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Last Updated: Tuesday, 15 March, 2005, 16:24 GMT
Foul smells blamed on incinerator
HLC Centre
The HLC centre at Crymlyn Burrows started trials in January
Residents living near an incinerator have made new complaints about foul smells, two months after it re-opened.

Trials at the 35m recycling and energy centre at Crymlyn Burrows near Neath started in January, 18 months after it was closed by a fire.

The Environment Agency has traced the smell to the plant and is working with the operator to eradicate it.

The company said recent smells were "very mild indeed" but campaigners want the facility shut down for good.

It's been like shoving your head in wheelie bin - you could not open the windows or doors
Mike Ryan

The plant was given the go-ahead to start operating in May 2002 despite a number of protests.

Last week its operator, HLC Waste Management Services Limited, was fined 4,000 and ordered to pay 4,000 costs after admitting breaching operating conditions which allowed odours to escape from the site prior to a major fire there in August 2003.

Since the blaze, the plant has been partly refurbished and partly re-built and a new senior management team appointed.

It began trials in January but people living nearby say since then the smells have returned.

Mike Ryan, who lives in Crymlyn Burrows and founded the Stop The Incinerator Campaign, said: "We've had terrible smells of rotting garbage coming into the village.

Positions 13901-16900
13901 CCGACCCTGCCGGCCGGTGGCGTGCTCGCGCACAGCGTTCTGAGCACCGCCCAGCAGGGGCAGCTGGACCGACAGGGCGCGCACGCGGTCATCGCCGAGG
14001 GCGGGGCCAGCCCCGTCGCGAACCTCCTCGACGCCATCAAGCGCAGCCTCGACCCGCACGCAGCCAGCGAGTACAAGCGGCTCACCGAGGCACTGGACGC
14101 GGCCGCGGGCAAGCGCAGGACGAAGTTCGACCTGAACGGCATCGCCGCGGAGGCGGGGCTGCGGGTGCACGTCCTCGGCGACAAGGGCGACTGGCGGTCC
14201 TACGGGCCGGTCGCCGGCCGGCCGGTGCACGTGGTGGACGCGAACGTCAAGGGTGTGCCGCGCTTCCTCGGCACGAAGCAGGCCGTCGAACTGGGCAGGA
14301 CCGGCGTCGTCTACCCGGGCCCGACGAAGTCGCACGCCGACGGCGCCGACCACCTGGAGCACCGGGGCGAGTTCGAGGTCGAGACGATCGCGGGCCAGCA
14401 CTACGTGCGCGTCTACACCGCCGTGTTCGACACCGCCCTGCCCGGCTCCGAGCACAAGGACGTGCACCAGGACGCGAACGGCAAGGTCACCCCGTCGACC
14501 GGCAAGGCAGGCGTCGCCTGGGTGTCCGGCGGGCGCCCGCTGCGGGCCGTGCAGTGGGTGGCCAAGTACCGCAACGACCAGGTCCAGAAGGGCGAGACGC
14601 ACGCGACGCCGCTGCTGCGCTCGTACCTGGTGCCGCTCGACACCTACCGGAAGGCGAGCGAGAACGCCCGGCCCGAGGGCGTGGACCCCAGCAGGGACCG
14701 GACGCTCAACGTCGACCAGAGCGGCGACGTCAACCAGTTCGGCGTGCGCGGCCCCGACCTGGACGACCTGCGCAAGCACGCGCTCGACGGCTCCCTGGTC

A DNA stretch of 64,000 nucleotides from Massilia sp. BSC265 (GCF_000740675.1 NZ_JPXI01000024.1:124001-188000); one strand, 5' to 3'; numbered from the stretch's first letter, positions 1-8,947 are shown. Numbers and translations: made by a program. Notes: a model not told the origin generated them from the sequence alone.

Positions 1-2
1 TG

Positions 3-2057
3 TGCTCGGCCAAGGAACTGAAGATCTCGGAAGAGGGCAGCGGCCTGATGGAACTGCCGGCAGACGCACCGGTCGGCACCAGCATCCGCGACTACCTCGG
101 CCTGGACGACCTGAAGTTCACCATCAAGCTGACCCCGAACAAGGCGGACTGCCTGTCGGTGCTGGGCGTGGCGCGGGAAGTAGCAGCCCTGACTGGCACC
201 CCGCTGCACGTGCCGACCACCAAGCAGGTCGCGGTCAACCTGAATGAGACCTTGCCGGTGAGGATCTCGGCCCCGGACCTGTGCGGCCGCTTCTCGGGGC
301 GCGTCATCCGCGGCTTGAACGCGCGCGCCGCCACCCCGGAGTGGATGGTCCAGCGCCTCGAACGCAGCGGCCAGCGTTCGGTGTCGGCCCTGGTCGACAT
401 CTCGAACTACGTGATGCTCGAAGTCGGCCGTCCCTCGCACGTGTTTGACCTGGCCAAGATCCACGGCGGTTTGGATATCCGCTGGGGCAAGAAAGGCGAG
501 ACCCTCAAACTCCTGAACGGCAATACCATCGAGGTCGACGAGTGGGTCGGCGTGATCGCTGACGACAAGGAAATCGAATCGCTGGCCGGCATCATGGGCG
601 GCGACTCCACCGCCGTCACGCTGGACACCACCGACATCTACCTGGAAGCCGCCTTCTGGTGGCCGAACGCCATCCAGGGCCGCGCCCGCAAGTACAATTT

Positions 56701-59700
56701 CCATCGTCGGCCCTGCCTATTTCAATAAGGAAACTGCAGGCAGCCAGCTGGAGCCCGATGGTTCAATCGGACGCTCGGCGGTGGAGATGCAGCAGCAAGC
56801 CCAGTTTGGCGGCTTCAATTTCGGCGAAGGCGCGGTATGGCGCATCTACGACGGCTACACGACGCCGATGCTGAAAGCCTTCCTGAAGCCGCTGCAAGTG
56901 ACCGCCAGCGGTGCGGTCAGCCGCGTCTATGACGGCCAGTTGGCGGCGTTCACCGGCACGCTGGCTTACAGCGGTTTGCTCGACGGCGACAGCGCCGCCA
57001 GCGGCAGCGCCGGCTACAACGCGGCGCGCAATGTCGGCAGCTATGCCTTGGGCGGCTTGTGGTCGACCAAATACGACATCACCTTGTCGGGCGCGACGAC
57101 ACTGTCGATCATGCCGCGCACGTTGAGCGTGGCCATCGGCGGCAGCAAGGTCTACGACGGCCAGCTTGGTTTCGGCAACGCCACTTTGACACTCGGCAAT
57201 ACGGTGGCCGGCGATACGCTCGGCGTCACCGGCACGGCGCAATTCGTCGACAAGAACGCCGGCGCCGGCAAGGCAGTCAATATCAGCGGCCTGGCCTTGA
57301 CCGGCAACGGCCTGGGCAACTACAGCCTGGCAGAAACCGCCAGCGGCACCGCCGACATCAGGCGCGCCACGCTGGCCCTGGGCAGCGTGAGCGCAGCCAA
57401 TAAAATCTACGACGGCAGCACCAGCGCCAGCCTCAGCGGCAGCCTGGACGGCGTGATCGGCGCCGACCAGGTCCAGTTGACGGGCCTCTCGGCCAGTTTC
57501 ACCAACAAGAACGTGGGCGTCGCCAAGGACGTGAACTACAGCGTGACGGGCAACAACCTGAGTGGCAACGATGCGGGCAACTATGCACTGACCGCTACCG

"It's been like shoving your head in wheelie bin - you could not open the windows or doors.

Mike Ryan
Mr Ryan said the smell from the plant was like rotting garbage

"It's obvious to me our objections at the start have been proved right.

"My quality of life and all the residents' quality of life has gone."

The Environment Agency confirmed it had received fresh complaints about the plant since it re-opened.

A spokesman said it had not taken any enforcement action but was working with HLC to resolve the problem.

When fully operational the plant would be capable of processing all domestic and non-hazardous commercial waste generated in the counties of Neath Port Talbot and Bridgend.

Seventy-five percent would be recycled, composted or burnt to produce power for the plant with the rest going to landfill.

A company spokesman said it was hoped the plant would be operating fully in the near future.

He said liaison meetings are held regularly with residents to give them a chance to discuss concerns and added he was aware of complaints by Mr Ryan and others.

But he said odours had emanated from the plant a few weeks ago but were 'very mild indeed' and the plant was operating strictly to Environment Agengy rules.

He added: "The trials have been very successful to date."


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